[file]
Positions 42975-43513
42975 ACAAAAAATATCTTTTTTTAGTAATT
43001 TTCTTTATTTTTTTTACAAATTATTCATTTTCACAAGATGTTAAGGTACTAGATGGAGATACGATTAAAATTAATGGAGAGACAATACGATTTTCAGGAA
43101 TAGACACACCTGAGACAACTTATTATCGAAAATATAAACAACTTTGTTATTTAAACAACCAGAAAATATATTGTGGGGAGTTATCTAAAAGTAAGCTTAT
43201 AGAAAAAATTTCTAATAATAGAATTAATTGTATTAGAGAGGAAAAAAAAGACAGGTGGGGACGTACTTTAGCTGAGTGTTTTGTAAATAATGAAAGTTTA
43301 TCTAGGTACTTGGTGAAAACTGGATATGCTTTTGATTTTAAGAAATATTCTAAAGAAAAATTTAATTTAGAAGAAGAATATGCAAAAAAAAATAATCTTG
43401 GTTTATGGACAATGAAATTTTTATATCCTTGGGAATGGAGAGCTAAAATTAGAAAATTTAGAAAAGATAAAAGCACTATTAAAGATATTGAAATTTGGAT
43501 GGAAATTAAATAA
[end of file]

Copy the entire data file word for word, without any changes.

Positions 42975-43513
42975 ACAAAAAATATCTTTTTTTAGTAATT
43001 TTCTTTATTTTTTTTACAAATTATTCATTTTCACAAGATGTTAAGGTACTAGATGGAGATACGATTAAAATTAATGGAGAGACAATACGATTTTCAGGAA
43101 TAGACACACCTGAGACAACTTATTATCGAAAATATAAACAACTTTGTTATTTAAACAACCAGAAAATATATTGTGGGGAGTTATCTAAAAGTAAGCTTAT
43201 AGAAAAAATTTCTAATAATAGAATTAATTGTATTAGAGAGGAAAAAAAAGACAGGTGGGGACGTACTTTAGCTGAGTGTTTTGTAAATAATGAAAGTTTA
43301 TCTAGGTACTTGGTGAAAACTGGATATGCTTTTGATTTTAAGAAATATTCTAAAGAAAAATTTAATTTAGAAGAAGAATATGCAAAAAAAAATAATCTTG
43401 GTTTATGGACAATGAAATTTTTATATCCTTGGGAATGGAGAGCTAAAATTAGAAAATTTAGAAAAGATAAAAGCACTATTAAAGATATTGAAATTTGGAT
43501 GGAAATTAAATAA